How about home to her owner? In the sort of twist that would be mawkish in a Spielberg movie but is awesome in real life, it turned out Susie’s owner was not only alive—he was scouring the devastated town, desperate to find his dog. Because sometimes the internet really does have its uses, his sister spotted Susie’s picture on Facebook and alerted the sheriff’s; leading to a touching reunion.

It's always sad to see so many folks hurt and displaced like those in Oklahoma, but a little joy can be felt in a small reunion such as this one!

Coffee outside this morning. Fried ham and biscuits on the side!

Monday, May 27, 2013

Another Triangle Mystery For Monday...!

There is just something about these mysterious triangle places that captures the imagination, ya know?

We have more of these places here in the states than I would have thought. I wonder if I could get some certain folks I know to go and check them out? Just a thought...

Bridgewater Triangle

No, seriously—stay away from triangles. Especially this one. The Bridgewater Triangle, an area of about 200 square miles in Southeastern Massachusetts just south of Boston, is like an all you can eat buffet of the supernatural.

Among other things, the area has been subject to numerous cryptozoological sightings. Since the 1970’s there have been several reports of tall, hairy, ape-like creatures roaming the swamp. There have also been numerous sightings of Thunderbirds, giant Pterodactyl-like creatures that have been seen fighting in midair. In 1976 there was a report of a man who saw a giant, ghostly, red-eyed dog rip the throats out of two of his ponies.

Besides these cryptids, there have been numerous reports of mutilated animals (mainly cows and calves) in the region. Some credit these mutilations to satanic cults, but no one has come forward and no one even knows where the animals came from.

As if all this weren’t enough, the Bridgewater Triangle is a hotbed of UFO sightings, dating all the way back to 1760, when a “sphere of fire” was reportedly seen hovering over New England. Since then there have been numerous sightings of unexplained objects in the sky—including mysterious black helicopters. One from 1976 describes two UFOs landing along Route 44 near the city of Taunton, and another from 1994 recounts a strange triangular object with red and white lights seen by a Bridgewater Law Enforcement Officer. In 1908 on Halloween night, two undertakers who were traveling to Bridgewater noticed in the sky what looked like a “giant lantern”. They watched it for almost 40 minutes before it disappeared.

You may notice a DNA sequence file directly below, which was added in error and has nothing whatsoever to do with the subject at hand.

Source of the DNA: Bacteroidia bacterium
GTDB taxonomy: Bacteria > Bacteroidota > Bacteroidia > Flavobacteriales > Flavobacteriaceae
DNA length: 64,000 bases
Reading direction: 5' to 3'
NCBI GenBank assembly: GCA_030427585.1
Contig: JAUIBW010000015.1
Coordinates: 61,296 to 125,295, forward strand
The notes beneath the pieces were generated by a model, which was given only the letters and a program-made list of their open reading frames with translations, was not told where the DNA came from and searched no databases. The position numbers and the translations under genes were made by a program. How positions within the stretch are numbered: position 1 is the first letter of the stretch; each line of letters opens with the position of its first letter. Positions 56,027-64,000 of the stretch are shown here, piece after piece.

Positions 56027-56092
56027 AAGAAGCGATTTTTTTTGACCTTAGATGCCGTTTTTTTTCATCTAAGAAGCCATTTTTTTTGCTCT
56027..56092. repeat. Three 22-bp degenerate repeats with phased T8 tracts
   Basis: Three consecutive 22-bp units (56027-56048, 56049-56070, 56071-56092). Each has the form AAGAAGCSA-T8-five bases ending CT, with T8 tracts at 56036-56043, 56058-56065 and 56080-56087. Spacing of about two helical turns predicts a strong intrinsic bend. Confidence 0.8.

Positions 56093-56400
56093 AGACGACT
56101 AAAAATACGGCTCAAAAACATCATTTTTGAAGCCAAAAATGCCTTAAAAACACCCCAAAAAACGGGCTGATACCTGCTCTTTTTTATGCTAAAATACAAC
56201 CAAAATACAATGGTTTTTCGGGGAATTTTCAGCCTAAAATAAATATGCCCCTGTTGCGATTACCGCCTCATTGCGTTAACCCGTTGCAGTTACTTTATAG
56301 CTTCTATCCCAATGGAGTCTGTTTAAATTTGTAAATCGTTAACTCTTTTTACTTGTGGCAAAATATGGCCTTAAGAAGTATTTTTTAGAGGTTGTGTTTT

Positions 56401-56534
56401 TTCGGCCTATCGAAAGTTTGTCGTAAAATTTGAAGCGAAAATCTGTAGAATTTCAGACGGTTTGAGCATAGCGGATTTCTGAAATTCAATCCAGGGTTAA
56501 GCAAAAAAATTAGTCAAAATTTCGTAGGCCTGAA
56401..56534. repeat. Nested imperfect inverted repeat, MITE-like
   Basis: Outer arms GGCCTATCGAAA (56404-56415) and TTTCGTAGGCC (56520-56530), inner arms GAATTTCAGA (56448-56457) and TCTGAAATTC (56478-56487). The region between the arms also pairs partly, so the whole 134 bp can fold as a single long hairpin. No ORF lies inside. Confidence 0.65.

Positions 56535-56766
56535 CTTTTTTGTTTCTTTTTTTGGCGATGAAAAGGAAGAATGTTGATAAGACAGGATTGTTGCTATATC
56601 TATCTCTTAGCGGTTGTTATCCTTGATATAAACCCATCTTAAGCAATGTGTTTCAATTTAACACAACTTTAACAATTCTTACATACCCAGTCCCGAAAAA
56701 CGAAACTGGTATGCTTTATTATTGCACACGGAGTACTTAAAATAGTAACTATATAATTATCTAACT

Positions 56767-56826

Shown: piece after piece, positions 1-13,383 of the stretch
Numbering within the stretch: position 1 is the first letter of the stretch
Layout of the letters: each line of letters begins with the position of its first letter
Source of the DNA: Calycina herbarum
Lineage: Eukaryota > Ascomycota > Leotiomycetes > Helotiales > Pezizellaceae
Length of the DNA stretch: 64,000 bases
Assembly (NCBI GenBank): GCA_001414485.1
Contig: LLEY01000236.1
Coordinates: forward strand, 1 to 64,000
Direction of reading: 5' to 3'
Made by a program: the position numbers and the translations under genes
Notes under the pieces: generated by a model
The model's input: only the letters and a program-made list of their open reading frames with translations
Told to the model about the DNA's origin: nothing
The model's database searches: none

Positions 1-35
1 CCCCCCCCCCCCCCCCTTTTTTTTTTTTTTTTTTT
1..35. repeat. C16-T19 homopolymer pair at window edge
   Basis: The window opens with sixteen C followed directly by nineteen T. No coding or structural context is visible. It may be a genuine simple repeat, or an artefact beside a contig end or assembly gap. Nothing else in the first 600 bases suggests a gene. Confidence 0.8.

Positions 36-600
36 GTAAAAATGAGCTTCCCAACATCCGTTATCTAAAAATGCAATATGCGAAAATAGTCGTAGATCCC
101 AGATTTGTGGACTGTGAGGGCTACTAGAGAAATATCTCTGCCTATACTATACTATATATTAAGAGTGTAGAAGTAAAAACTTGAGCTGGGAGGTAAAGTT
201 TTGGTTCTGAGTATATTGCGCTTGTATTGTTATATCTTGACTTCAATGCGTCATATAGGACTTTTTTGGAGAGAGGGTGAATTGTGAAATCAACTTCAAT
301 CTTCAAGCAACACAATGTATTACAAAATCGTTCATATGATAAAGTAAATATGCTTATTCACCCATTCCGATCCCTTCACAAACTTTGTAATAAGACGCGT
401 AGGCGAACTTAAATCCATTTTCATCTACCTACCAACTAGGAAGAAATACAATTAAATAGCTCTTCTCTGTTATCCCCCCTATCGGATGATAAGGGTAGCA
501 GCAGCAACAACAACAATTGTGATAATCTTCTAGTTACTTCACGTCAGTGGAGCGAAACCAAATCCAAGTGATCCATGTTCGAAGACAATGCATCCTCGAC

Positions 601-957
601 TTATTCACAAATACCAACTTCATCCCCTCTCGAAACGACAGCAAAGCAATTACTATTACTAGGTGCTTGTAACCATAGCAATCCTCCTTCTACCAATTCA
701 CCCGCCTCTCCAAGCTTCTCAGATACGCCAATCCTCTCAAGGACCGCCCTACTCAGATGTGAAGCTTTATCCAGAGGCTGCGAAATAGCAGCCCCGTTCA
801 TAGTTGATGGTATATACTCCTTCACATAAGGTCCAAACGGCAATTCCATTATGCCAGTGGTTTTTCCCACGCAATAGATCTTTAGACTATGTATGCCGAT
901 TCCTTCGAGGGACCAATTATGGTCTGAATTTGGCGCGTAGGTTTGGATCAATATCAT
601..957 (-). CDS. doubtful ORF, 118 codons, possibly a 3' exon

Bermuda isn’t looking so bad anymore.

I don't think I want to live any where near this place. I have enough strange things going on here in Houston, if you know what I mean.

How about we take a chance and have coffee out on the patio this morning. Biscuits and jelly on the side, OK?

Sunday, May 26, 2013

Oldies But Goodies...!

Some of you may remember these two characters from the "old" days. We don't see much of them as much as we used to, but thanks to YouTube we can still see them!

These guys were popular a very long time ago, but showed up today just for our enjoyment.



I would say that the 40s and the 50s were the heydays for cartoons. Just my opinion!



Brings back a lot of memories of Saturday mornings, doesn't it? Not to mention the movie matinees!



Well, let's stop watching the 'toons and switch to nap time! The kitties will join us, I'm sure!

Coffee in the kitchen this morning. Chocolate cake with chocolate icing for all!

Saturday, May 25, 2013

Saturday Food For Thought...!

I want to pass on some thoughts by a man named Junius P. Long. I have to admit that he makes some valid points, and I wanted to pass them on!




Food For Thought

If you can get arrested for hunting or fishing without a license, but not for being in the country illegally ...you might live in a country founded by geniuses but run by idiots.

If you have to get your parents’ permission to go on a field trip or take an aspirin in school, but not to get an abortion ... you might live in a country founded by geniuses but run by idiots.

If the only school curriculum allowed to explain how we got here is evolution, but the government stops a $15 million construction project to keep a rare spider from evolving to extinction ... you might live in a country founded by geniuses but run by idiots.

If you have to show identification to board an airplane, cash a check, check in at the doctor's office, buy liquor, or check out a library book, but not to vote who runs the government ... you might live in a country founded by geniuses but run by idiots.